Starting high school later in the morning for health reasons is under discussion locally and nationally. The Monroe County school district is considering pushing back the start times — but for a different reason.
In mid April the only bridge to get onto or off of Key West is going under construction.
Monroe School Board member Andy Griffiths said traffic already backs up for a mile coming onto Key West in the morning.
"Of course, school starts right around that rush hour time. So what we want to do is try to make those early runs up the Keys and bring the buses back before the rush hour to do the Key West runs," he said.
One option would be changing the start of Key West High School from 7:30 to 8:45 a.m.. But that means Sugarloaf School, which has kindergarten through eighth grade, would start a half hour earlier, at 7:30 instead of 8 a.m.
Some parents of Sugarloaf students object.
Rhonda Threlkeld has two kids who attend Sugarloaf. She says the school buses already start early, because of the large geographic area they cover. And if it's pushed back half an hour, the first pickup will be at 5:30 a.m.
That student "is going to have to get up at 4:45 in the morning," she said. "That's insane."
And she said ending the school day earlier will be a problem for parents trying to get to the school on time to pick up their kids, or forced to pay more for after-school care.
Griffiths says research shows little kids are more adaptable, while teenagers' brains do much better with a late start.
District staff have proposed making the change March 23, when classes resume after Spring Break. Another option — favored by Threlkeld and others — is to wait and see if the traffic is really as bad as everyone fears once construction starts in mid-April.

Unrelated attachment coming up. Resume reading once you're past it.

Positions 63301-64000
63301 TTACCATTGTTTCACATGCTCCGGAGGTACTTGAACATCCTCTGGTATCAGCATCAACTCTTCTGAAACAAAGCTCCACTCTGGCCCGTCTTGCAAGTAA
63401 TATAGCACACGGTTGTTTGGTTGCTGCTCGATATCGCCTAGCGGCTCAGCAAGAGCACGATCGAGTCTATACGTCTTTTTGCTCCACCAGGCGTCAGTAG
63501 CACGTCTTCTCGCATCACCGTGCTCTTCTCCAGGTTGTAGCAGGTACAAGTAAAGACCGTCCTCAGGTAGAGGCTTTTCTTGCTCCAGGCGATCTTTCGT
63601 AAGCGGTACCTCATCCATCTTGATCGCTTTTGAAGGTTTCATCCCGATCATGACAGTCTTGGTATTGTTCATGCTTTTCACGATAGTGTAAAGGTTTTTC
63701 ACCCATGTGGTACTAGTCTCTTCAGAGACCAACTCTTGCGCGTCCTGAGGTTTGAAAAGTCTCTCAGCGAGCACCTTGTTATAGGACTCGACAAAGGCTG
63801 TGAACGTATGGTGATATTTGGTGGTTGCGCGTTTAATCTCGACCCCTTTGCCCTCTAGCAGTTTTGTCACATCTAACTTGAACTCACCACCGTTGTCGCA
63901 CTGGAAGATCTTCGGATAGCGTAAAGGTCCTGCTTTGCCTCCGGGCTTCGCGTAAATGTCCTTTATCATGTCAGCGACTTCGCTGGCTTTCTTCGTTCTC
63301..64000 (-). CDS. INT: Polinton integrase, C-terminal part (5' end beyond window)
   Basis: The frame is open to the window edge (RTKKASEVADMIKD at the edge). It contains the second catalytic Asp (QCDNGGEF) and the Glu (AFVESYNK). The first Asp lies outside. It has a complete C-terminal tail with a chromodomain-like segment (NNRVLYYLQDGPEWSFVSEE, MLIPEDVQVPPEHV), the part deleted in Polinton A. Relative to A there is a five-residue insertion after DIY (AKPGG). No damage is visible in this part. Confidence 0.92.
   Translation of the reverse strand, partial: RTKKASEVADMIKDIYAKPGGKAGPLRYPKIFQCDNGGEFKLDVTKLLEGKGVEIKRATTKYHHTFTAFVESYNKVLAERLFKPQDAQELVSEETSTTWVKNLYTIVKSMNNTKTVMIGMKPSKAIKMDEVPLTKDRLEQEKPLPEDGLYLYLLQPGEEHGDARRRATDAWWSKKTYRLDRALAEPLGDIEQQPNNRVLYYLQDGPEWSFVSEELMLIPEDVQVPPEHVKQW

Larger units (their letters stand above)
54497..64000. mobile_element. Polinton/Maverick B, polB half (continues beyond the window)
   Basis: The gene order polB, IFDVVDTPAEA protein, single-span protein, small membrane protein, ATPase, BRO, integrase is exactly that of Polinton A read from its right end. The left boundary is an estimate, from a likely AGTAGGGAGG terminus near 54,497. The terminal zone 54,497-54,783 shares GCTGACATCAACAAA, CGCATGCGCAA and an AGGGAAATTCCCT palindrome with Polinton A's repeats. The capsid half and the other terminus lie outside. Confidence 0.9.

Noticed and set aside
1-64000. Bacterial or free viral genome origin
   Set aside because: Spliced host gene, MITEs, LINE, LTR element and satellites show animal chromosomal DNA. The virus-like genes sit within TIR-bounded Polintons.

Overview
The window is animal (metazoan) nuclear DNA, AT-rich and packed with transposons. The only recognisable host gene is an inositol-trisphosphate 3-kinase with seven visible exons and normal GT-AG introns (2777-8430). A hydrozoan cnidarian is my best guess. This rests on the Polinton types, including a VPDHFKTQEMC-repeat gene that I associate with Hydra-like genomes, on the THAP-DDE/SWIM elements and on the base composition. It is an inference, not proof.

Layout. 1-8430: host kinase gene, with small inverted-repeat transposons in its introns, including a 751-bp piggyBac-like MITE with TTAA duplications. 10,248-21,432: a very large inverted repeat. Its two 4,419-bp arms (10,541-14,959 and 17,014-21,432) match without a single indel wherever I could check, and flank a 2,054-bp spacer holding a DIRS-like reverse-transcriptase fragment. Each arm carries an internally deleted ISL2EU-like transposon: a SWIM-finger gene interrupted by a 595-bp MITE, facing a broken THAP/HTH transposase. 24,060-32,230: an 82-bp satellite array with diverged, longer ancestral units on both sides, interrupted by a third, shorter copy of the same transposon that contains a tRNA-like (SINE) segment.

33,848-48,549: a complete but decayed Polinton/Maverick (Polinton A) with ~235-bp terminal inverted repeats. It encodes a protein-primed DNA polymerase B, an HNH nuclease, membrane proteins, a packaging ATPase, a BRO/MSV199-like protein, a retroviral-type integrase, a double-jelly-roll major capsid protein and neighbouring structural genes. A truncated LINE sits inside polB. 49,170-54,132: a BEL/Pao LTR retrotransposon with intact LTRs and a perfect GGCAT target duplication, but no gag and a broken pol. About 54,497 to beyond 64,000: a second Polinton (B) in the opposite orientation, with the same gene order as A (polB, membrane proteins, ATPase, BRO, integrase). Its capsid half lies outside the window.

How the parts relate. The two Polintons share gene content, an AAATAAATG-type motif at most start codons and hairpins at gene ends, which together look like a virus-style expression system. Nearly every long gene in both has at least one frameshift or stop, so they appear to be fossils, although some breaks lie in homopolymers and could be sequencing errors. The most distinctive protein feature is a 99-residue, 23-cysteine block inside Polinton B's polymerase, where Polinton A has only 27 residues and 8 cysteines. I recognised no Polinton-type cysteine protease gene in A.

"Why would you treat a problem that may not ever exist?" Threlkeld said.
Griffiths said that could have other ramifications if the traffic is as bad as everyone fears and they have to change the schedule later.
"Unfortunately our testing schedule is in the month of May. And so to try to execute the change during that would also be a challenge that we probably wouldn't want to subject the students to," he said.
Starting high school later would also affect the timing of sports, other after-school activities and after-school jobs.
"We used to start school later. Ten years ago, we started school later and somehow we managed to acccomodate all those activities and jobs," he said.
A few years ago, the district looked at the possibility of starting high school later for the same reasons Miami-Dade schools are now considering it. At the time, the board decided to hold off on making changes.
"But now our hand is kind of being forced with this bridge project," Griffiths. It's even possible the high schools might keep the later start times.
"Sometimes this is what makes change happen," he said, "necessity."